28 September (WNN) — An analysis published Tuesday by PLOS Medicine found that seven symptoms can be used to diagnose COVID-19, especially in areas where testing kits are in short supply.
People with all seven symptoms — loss or change in their sense of smell, loss or change in taste, fever, persistent cough, chills, loss of appetite and muscle aches — more than 75% of the times tested positive for the virus. data shown.
Researchers at Imperial College London said that using the seven symptoms as the basis for a test recommendation, 30% to 40% of symptomatic individuals in England would be eligible for evaluation.
If all those eligible were tested, then 70% to 75% of positive COVID-19 cases would be detected, he said.
“If we were to test everyone reporting at least one of these seven symptoms, up to 75% of symptomatic cases would be identified, therefore improving control of the spread of the epidemic,” study co-authors Mark Chado-Hayam told WNN in an email.
“Where testing capacity is limited, focusing on using these seven traits for triage will optimize positive detection rates,” said Chadeau-Hyam, professor of computational epidemiology and biostatistics at Imperial College.
COVID-19 is diagnosed using PCR analysis of saliva samples collected from the nose and throat, which is used to detect genetic material from a specific organism — in this case, the coronavirus — according to the CDC. According.
China reportedly submitted genetic samples of the coronavirus to the World Health Organization in January, when it first emerged in Wuhan, and tests were soon developed and made available.
However, faulty tests delivered by the CDC in March last year, and a lack of adequate testing supplies, meant that many COVID-19 cases in the United States went undiagnosed.
An analysis published last month by the journal Nature estimated that 60% of cases have been missed in the United States alone, increasing the spread of the virus.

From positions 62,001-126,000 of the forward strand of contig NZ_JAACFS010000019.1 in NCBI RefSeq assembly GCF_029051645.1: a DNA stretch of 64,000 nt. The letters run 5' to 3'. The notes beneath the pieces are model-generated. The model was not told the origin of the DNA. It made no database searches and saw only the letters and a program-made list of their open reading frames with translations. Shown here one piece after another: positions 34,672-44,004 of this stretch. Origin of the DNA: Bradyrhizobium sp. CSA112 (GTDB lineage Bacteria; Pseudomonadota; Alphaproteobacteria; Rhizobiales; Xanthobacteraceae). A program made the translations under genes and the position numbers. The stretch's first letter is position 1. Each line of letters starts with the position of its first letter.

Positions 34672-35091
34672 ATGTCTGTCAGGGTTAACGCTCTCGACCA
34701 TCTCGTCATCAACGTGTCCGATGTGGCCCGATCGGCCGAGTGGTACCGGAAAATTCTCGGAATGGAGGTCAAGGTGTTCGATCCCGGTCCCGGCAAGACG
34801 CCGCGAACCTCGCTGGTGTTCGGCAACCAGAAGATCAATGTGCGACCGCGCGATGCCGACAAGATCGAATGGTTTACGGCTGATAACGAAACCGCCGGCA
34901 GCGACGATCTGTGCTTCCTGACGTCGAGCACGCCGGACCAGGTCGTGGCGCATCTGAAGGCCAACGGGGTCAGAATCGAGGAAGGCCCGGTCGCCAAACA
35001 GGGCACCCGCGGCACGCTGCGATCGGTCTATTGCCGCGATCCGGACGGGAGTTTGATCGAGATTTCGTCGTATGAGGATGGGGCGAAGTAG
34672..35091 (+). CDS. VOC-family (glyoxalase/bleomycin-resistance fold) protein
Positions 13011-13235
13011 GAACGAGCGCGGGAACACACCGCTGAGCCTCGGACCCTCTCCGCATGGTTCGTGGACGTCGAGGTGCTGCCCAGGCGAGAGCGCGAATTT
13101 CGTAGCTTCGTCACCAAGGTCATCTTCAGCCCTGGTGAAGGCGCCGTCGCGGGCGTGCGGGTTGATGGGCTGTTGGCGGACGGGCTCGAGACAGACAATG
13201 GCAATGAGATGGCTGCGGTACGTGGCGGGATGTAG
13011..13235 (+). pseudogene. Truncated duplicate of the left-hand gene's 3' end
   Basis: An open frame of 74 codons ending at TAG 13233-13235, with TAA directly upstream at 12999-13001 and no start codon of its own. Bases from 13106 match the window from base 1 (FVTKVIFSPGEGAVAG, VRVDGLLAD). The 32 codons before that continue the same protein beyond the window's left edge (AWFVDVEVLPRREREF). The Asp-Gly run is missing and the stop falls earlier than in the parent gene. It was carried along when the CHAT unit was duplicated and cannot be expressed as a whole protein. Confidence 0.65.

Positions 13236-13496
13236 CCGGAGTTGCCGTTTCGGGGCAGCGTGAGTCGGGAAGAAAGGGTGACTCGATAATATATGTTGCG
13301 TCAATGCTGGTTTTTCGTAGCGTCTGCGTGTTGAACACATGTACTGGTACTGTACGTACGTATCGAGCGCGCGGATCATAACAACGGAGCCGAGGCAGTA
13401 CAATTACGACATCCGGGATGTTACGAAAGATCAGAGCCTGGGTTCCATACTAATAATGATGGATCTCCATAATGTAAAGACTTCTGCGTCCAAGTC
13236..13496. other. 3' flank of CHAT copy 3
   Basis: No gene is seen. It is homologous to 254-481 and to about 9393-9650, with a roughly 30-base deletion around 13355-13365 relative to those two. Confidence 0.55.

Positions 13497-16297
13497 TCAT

For this study, Chadeau-Hayam and colleagues obtained throat and nose swabs with valid COVID-19 PCR test results from more than 1.5 million volunteers aged 5 and older in England.
The data was collected over eight trial rounds conducted between June 2020 and January 2021 and participants were asked about symptoms they experienced in the week before the test.
Based on their findings, England should “expand the list of traits used for triage”. [include] We identified all seven symptoms,” the researchers said.
Chadeau-Hayam and colleagues said that people who have a loss of smell or changes in their sense of taste, fever and new, persistent cough are recommended for PCR testing.
Because England only uses four symptoms as its basis for testing, expanding the list will help “improve the control of viral transmission” through earlier and more widespread implementation of “isolation measures” such as quarantines, according to the researchers. Will happen.
In the United States, the Centers for Disease Control and Prevention broadly recommends PCR testing of anyone with COVID-19 symptoms.
Agency symptoms include fever or chills, cough, shortness of breath or difficulty breathing, tiredness, muscle or body aches, headache, new loss of taste or smell, sore throat, congestion or runny nose, nausea or Includes vomiting and diarrhea.
The test is recommended for anyone in close contact – within a total of 15 minutes or 6 feet in a 24-hour period – with someone who has confirmed COVID-19.
“New persistent cough, fever, loss or change of smell or taste, chills, loss of appetite, muscle aches … are the most predictive of COVID-19,” Chadeau-Hayam said.
“All of these symptoms combined contributed to an increased risk of testing positive, and those experiencing more than one symptom had a higher risk of testing positive than those reporting only one symptom,” he said.